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Mini-Muffin Tins

These tins make adorable, bite-size treats. With so many options on the market, which one is best?


Published Nov. 17, 2021. Appears in America's Test Kitchen TV Season 23: Ultimate Yule Log

See Everything We Tested

What You Need To Know

Everyone loves miniature muffins and cupcakes—they’re so cute! Our favorite mini-muffin tin, the Williams Sonoma Goldtouch Pro Nonstick Mini Muffin Pan, 24-Well, produced attractive baked goods that were evenly golden brown and released easily. There was also plenty of room around the rim, which meant that we could hold it securely, even while we were wearing thick oven mitts. Our Best Buy, the Wilton Perfect Results Premium Non-Stick Mini Muffin and Cupcake Pan, 24-Cup, was as easy to handle as our winner and also produced nicely shaped mini muffins and financiers. We docked it slightly because the foods we baked in it weren’t browned quite as evenly as foods we baked in our winner.

What You Need to Know

Mini-muffin tins are great when baking for children’s parties and any occasion where you want an assortment of small treats such as mini doughnut holes, mini muffins, and peanut butter cups. While the overall profiles of regular and mini-muffin tins are the same, the number of cups they contain differs (full-size muffin tins have 12 cups, and mini-muffin tins have 24). You can convert full-size muffin and cupcake recipes for mini tins, but it's not an exact science, so we developed a few guidelines (see below). 

What to Look For

  • Models Made from Steel: Our top-rated tins were made of steel, which retains and disperses heat well. Models made from steel produced muffins and financiers that were evenly baked and well browned. While the tin’s material mattered more than its color, we noticed (as we’ve noted in previous reviews) that food baked in dark-colored tins browned faster than food baked in lighter-colored ones.
  • Moderately Sized Cups: The capacities of the tins’ cups varied. Tins with smaller cups made tiny, perfectly proportioned versions of muffins and cupcakes, while bigger cups made for squat, unattractive baked goods.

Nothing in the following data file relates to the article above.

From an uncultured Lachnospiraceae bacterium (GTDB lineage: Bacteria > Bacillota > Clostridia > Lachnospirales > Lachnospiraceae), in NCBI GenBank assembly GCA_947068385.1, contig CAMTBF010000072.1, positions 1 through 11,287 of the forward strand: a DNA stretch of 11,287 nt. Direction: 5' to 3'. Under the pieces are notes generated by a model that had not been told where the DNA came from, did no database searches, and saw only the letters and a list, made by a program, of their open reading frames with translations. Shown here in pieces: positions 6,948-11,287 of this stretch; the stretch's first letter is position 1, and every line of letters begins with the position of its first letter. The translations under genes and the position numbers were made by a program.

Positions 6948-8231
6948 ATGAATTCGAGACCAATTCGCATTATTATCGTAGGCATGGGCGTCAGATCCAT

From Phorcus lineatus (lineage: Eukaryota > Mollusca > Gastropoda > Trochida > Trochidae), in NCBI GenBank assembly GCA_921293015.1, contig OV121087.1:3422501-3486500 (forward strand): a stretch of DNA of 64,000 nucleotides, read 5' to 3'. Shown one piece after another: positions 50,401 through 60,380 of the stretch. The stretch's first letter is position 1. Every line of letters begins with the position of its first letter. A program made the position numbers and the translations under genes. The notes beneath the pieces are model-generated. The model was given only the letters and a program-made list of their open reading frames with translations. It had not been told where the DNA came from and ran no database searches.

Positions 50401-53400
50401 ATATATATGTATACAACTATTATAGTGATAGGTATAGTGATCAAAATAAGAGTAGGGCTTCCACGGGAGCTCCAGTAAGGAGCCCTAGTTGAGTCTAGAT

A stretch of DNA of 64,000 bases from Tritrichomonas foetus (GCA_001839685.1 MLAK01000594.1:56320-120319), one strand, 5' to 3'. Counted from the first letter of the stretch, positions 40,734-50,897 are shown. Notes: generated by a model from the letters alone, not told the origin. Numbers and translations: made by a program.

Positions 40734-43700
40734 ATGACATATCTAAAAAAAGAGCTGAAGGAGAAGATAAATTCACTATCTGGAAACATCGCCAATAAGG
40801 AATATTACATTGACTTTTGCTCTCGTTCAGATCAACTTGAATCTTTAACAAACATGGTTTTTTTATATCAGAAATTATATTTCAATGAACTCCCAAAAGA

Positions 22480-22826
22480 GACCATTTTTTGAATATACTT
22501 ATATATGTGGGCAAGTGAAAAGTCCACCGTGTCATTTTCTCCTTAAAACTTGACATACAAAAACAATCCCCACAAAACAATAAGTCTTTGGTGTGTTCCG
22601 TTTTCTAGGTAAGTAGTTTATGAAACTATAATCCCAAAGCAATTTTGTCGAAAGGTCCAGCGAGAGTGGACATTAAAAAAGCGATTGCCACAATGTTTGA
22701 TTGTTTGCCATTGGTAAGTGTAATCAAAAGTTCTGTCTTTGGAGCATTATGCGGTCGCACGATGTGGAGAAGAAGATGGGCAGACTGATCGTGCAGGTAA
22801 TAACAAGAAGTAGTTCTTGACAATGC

• Narrow Cup Shapes: The shape of a muffin tin’s cups determines the shape of the baked goods. The cups on every model in our lineup were narrower at the base than at the top. The shape of our favorite tin’s cups produced baked goods that rose up and over the rims of the cups, forming cute, classically shaped muffins.
  • A Wide Exterior Rim: Since we were most often wearing oven mitts while maneuvering muffin tins in and out of ovens, the tins with wide rims were much easier to use than those with narrower rims. The rims on the tins we tested ranged from a paltry ⅓ inch wide to 1⅔ inches wide. Tins with at least 1 inch of space gave us a place to put our hands without accidentally sticking a thumb into a baked good. In addition to having wide rims, two of the models in our lineup had grippy handles that m...

Everything We Tested

Good : 3 stars out of 3.Fair : 2 stars out of 3.Poor : 1 stars out of 3.
*All products reviewed by America’s Test Kitchen are independently chosen, researched, and reviewed by our editors. We buy products for testing at retail locations and do not accept unsolicited samples for testing. We list suggested sources for recommended products as a convenience to our readers but do not endorse specific retailers. When you choose to purchase our editorial recommendations from the links we provide, we may earn an affiliate commission. Prices are subject to change.
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The mission of America’s Test Kitchen Reviews is to find the best equipment and ingredients for the home cook through rigorous, hands-on testing. We stand behind our winners so much that we even put our seal of approval on them.

Carolyn Grillo

Carolyn is a senior editor for ATK Reviews. She's a French-trained professional baker.